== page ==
Selective focus of people faces recognized on the street showing use of facial recognition technology

Maine Becomes First State To Pass Broad Government Ban on Facial Recognition Technology

While it is not the first state-level regulation addressing facial recognition technology in the United States, Maine’s new law (LD 1585) is both the strongest and broadest in scope as of yet. The new bill bans the use of it across all levels of state government, with a lone exception carved out for law enforcement investigations of serious crimes.

Most existing state laws limiting facial recognition technology focus on law enforcement application or specific institutions such as schools, but do not necessarily address other government uses. The new Maine law does prevent state law enforcement agencies from implementing their own facial recognition systems, but allows them to request searches from the FBI and the state Bureau of Motor Vehicles in special cases.

Facial recognition technology banned from Maine government

State, county and municipal governments will not be allowed to use any sort of facial recognition technology under the new law. State representative and sponsor Grayson Lookner called it a victory for privacy rights and civil liberties and said that he hoped it would serve as a model for other states.

The carve-out for law enforcement comes with a number of conditions and protections. In addition to having to go to one of the two approved external sources for any searches, the case must meet criteria of being a “serious crime” and each request is tracked. Law enforcement can only ask for searches on subjects of interest in pictures or video if they do not have another means of identifying them. The bill also specifies that a match generated by facial recognition technology does not constitute probable cause for an arrest, and individuals are provided with the ability to bring a civil lawsuit against government officials and agencies if they believe the law has been violated.

The Maine law is notably stronger than existing state laws. The next strongest would likely be the state of Washington’s law, which was passed last year. That law puts certain restrictions on law enforcement use of facial recognition technology, such as requiring a public approval¬† process to implement new measures and obtaining a warrant for investigations. It only puts up relatively modest obstacles to law enforcement use, however, and also does not address other government uses for public surveillance purposes. That law has also been heavily criticized due to the involvement of tech powerhouse Microsoft, which is headquartered in the state. It was introduced by a state senator who also works as a program manager for the company.

There are no other facial recognition technology laws on the books that span the entirety of a state government’s agencies, aside from blanket restrictions on law enforcement. Massachusetts has a law requiring that a court authorize any use of the technology in advance, and Virginia requires similar authorization to be obtained from the state legislature.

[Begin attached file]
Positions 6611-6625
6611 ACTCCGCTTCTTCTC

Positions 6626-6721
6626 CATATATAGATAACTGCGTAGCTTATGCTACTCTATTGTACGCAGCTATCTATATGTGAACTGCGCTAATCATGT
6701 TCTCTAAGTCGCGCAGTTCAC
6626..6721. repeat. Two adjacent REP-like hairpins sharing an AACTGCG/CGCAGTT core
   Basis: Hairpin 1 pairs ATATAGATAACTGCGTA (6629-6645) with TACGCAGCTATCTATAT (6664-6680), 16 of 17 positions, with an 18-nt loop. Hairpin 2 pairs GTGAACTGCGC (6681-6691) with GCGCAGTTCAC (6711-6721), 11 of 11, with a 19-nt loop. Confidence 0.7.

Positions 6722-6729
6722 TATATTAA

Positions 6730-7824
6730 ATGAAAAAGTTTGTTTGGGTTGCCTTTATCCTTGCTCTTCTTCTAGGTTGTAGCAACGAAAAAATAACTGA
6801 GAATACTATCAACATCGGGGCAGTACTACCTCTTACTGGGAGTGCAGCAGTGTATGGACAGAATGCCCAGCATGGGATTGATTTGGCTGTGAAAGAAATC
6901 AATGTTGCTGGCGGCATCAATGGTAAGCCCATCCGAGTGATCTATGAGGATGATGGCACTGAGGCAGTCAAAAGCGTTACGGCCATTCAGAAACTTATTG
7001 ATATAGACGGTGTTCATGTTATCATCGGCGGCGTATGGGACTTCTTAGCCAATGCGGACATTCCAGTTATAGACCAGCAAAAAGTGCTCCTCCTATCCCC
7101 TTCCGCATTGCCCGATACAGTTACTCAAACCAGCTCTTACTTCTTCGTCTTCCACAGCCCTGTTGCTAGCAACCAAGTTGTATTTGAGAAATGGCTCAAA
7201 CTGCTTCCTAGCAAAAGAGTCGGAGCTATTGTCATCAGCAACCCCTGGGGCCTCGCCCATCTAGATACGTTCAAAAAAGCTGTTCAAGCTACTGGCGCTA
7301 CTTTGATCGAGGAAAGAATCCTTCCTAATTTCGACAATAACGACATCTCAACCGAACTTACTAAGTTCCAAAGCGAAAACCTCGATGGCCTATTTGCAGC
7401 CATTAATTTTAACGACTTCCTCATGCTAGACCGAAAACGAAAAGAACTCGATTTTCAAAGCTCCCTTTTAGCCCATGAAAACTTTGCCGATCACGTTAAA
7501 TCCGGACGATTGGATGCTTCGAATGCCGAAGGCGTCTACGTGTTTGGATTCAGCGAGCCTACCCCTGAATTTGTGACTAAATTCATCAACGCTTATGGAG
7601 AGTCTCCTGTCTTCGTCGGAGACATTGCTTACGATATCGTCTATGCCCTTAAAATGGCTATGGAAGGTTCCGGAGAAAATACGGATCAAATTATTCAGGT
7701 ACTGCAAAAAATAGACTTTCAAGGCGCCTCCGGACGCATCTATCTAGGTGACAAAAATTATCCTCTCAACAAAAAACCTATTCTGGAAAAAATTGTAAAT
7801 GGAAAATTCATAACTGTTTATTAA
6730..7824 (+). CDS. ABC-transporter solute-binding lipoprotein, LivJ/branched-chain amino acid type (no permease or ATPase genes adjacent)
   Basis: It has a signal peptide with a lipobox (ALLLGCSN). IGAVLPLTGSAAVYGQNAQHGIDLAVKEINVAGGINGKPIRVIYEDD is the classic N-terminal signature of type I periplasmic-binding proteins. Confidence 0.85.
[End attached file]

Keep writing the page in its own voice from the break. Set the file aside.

Facial recognition regulations at the federal level

The federal situation is even more dire in its lack of restrictions. There are effectively no regulations on federal law enforcement agencies, and almost half of those that have a law enforcement function are using facial recognition technology. Most of these are using a non-federal system, and six were found to have been using the technology to identify protestors during the various street actions of May 2020 following the death of George Floyd. In some cases, agencies do not even seem to know exactly what systems their agents and officers are using; this raises serious ethical and legal questions if a system such as Clearview AI, which scraped billions of images from social media accounts in violation of at least one state law, is the one being used. There is also the question of racial bias and other forms of discrimination in these systems, something discovered by academic studies of facial recognition search products made by Microsoft and IBM among other providers.

State, county and municipal governments will not be allowed to use any sort of #facialrecognition technology under the new law. State representative and sponsor Grayson Lookner called it a victory for #privacy rights. #respectdataClick to Tweet

There is at least one attempt in the pipeline, however. The Facial Recognition and Biometric Technology Moratorium Act was reintroduced to Congress in mid-June. The bill calls for a blanket ban on the use of facial recognition technology by federal law enforcement agencies, as well as a broad variety of other biometric technologies. It would also ban any federal spending on biometric surveillance tools, and provide a private right of action for anyone whose personal information was used in violation of the bill. The bill would also allow states and municipalities to make and retain their own laws regarding facial recognition technology, but would condition federal grant funding on placing similar moratoriums on it. The bill is sponsored by a coalition of prominent Democrats, including Senators Bernie Sanders and Elizabeth Warren, but has struggled to attract the same bipartisan support that other tech regulation measures have.

 

Senior Correspondent at CPO Magazine